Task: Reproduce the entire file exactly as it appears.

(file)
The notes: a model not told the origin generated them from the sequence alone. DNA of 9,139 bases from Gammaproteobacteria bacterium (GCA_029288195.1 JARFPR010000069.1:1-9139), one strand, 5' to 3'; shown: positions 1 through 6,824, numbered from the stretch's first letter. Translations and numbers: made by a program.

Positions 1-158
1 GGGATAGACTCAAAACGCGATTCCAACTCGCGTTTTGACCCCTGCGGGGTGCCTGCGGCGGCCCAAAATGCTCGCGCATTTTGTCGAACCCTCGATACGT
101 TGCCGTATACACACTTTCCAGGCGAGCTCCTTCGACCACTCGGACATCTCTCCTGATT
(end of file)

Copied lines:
The notes: a model not told the origin generated them from the sequence alone. DNA of 9,139 bases from Gammaproteobacteria bacterium (GCA_029288195.1 JARFPR010000069.1:1-9139), one strand, 5' to 3'; shown: positions 1 through 6,824, numbered from the stretch's first letter. Translations and numbers: made by a program.

Positions 1-158
1 GGGATAGACTCAAAACGCGATTCCAACTCGCGTTTTGACCCCTGCGGGGTGCCTGCGGCGGCCCAAAATGCTCGCGCATTTTGTCGAACCCTCGATACGT
101 TGCCGTATACACACTTTCCAGGCGAGCTCCTTCGACCACTCGGACATCTCTCCTGATT